Anne's computer was named "Yoda" because it was small, but the size was misleading. It was a speed demon when I built it. My current system is "RAIDer" and was so named for it's cutting edge IDE-based RAID array.
(WARNING: Geek-Speak about to be revealed)
RAID (redundant array of inexpensive disks) has been around for some time, but in the past has been almost exclusively used in servers for their speed and data protection. Unfortunately, they used SCSI (Small Computer System Interface) drives and they're very expensive when compared to IDE (Integrated Drive Electronics) which are what you commonly find it today's desktop/laptop computers.
(end of Geek-Speak)
This system has been named after the extremely fast and highly maneuverable broom stick that everyone dreamed about in the book "Harry Potter and The Sorcerer's Stone." Hopefully, my computer will prove to be more than a match for any game it participates in. Just like Harry's favorite ride.
Next week: peripherals detailed.
Did you say FREE?
There's something special about the word "free." How can you lose when it doesn't cost anything? If you're looking for something, but don't want to spend any money just to try it out, go to TeraFree and see if they have a version. It may be a "brand-X" program, but if it's not what you need you can remove it without throwing away any money.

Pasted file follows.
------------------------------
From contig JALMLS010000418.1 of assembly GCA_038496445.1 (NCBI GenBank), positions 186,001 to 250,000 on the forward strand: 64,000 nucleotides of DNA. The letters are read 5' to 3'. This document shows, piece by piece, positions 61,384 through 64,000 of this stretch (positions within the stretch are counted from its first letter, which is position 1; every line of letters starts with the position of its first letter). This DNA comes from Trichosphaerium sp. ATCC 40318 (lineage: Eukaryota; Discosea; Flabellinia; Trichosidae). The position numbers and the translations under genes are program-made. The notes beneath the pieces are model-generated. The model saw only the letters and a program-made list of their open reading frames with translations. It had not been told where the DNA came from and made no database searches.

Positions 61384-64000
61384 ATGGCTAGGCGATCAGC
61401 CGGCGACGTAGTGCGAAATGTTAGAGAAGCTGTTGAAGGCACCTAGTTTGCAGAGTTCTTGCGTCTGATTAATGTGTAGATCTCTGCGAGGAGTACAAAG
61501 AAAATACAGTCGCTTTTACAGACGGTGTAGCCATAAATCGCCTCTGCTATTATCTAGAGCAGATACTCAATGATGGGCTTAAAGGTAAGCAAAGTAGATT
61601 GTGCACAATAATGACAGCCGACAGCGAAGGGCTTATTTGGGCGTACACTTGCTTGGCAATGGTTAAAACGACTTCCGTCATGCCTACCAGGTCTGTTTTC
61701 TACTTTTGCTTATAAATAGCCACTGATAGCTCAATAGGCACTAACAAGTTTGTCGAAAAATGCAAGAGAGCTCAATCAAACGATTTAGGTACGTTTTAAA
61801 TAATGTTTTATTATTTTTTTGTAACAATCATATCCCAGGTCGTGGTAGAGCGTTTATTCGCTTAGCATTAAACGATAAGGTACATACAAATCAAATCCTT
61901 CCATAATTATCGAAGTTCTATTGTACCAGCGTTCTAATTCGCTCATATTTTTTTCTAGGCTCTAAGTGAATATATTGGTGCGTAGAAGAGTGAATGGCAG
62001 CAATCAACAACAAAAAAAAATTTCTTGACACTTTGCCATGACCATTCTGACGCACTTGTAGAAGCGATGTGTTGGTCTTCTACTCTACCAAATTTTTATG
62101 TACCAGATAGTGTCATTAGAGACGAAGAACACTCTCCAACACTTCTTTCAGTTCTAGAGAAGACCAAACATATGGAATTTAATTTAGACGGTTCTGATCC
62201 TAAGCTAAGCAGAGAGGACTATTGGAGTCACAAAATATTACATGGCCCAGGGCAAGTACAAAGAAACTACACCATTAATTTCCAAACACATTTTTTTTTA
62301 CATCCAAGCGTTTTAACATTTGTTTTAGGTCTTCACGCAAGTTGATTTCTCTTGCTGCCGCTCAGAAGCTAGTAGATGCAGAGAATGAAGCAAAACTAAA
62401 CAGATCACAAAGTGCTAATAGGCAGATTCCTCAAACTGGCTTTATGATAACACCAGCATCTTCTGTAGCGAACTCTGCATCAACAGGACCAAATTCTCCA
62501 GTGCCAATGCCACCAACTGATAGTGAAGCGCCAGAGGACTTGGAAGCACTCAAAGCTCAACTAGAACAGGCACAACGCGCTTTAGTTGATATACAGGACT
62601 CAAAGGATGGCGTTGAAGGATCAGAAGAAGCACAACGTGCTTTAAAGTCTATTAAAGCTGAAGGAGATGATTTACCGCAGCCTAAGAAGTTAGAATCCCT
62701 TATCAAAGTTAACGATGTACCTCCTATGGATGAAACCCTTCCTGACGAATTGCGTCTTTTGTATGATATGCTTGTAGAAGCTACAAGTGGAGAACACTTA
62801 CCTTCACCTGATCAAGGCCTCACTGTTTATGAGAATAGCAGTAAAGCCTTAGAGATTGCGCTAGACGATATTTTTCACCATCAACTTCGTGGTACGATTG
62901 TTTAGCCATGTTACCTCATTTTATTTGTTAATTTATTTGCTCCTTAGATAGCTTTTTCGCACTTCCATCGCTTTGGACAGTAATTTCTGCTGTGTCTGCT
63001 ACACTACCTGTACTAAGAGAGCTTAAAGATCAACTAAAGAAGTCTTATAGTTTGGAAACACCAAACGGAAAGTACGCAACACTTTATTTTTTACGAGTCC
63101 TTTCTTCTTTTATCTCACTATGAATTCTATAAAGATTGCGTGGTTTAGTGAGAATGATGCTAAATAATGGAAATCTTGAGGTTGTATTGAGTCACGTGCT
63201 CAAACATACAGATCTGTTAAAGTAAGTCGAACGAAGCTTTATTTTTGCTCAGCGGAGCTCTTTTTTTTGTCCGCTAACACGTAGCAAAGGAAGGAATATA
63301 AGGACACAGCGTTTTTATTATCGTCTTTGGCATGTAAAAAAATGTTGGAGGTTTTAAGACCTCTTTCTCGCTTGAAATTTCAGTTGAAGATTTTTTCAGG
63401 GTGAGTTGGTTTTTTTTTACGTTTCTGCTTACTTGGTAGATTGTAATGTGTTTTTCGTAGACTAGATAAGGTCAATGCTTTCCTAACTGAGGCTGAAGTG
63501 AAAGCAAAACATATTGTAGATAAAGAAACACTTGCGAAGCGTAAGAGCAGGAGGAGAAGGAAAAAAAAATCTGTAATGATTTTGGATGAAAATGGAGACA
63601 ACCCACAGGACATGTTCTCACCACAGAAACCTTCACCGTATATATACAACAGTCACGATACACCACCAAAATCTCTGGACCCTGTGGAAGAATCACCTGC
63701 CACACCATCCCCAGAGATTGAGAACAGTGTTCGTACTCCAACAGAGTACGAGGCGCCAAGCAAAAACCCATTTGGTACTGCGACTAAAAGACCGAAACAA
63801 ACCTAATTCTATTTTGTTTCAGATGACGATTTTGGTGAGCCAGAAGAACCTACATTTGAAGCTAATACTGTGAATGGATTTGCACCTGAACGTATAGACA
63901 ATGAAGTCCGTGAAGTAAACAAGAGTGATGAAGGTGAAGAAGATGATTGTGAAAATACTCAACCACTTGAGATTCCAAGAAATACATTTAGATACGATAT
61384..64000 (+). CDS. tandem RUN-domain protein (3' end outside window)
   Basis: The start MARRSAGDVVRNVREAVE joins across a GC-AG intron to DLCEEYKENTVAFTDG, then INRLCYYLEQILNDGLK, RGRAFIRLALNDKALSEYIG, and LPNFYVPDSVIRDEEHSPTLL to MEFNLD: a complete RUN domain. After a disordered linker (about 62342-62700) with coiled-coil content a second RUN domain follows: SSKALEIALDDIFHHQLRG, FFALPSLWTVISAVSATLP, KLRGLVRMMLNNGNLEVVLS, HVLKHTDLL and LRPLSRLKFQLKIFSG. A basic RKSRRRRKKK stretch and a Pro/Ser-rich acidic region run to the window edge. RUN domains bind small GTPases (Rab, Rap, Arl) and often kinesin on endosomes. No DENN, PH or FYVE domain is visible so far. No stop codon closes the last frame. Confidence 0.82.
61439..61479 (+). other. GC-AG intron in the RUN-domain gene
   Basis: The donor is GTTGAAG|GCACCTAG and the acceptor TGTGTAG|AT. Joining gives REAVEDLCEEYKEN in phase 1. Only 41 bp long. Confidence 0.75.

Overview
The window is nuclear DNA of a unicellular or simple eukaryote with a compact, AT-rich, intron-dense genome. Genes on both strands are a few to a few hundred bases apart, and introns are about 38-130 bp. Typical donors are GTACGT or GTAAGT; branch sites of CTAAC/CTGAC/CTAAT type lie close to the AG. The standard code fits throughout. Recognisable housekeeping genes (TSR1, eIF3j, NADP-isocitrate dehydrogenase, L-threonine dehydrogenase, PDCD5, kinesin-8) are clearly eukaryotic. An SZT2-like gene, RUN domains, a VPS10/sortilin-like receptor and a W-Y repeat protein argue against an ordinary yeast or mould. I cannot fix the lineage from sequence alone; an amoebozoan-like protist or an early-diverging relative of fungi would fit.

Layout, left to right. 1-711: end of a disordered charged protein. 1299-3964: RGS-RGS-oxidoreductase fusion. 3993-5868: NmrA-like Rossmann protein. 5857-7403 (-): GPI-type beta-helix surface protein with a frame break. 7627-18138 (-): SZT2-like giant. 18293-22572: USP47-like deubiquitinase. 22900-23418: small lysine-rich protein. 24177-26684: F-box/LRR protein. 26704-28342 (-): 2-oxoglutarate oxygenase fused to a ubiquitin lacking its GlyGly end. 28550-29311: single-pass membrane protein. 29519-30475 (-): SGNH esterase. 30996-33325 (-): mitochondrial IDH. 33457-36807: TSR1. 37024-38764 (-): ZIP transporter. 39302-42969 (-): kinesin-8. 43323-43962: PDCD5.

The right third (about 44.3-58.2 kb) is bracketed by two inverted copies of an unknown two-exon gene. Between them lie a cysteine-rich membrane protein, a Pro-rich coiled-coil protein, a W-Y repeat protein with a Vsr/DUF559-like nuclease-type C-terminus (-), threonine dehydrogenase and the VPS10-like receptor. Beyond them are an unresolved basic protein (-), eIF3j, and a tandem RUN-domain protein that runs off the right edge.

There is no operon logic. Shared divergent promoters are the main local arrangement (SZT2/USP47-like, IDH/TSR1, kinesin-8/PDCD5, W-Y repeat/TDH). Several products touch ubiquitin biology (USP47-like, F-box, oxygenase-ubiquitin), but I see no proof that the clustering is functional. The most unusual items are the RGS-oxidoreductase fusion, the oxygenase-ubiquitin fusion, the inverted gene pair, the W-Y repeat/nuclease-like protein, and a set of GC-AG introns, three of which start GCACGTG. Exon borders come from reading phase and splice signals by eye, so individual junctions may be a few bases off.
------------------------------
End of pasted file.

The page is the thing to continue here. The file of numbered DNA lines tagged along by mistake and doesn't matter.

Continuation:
TeraFree's directory allows the user to browse through various categories of free offers with complete ease. Their directory currently has over 1,000 freebies, organized into 20 categories. Thirteen top-level categories of free stuff you can choose from, with those broken down even further. Some of their categories are Apparel, Books & Magazines, Coupons, Games, Internet Services and Webmaster Freebies. (that last one is my favorite)
ALWAYS scan your downloads with an anti-virus utility.
Objection: To work for a company.
present - World Wide Wab Master, xMonkey.
Current dutyies include madcow.com, and other stuff. Also incharge of the update and scripting of scripts. I can also fix stuff and ususeally have spare parts left over! Abletyies include document jam recovery technician skills and beverage retrieval. I can desygn reel good too.
mar96 - apr99 - Pilot, USS Ennerprize.
Dutyies included: piloting the USS Enzerprize and other ships around in the water. Making speachs to millions of people, hanging ou tin bars in southern Singapore, and eating grilt cheez sammiches. I also cleaned alot and painted over dirt mostly.
aug72 - mar95 - Profession Relaxation Engineer
Dooties inclluded research into proper body positions for ultimate benificial use of relaxation time. Promotoed from lowest reank of Gopher to master Lounger.
Present - A little bit.
Before - I went to high school.
View Master, Yo-Yo, Hackey Sack, Typeing 12 WPM, Janitorial, Kneedle Point, Cheesecake, Microwave, Telephone (1 line), Etch-a-Sketch, Aluminium Can recycling, Dirt, plastic Sack recycling. Advanced Speak n Spell.
Available if you ask, but give me time to make them up^H^H^H^H^H^H^H^H^H^H^H^H provide them.
[DP: Don't ask Funny/Alert for a reference, Mr. Barker]
Those who have not asked the question are not ready to hear the answer.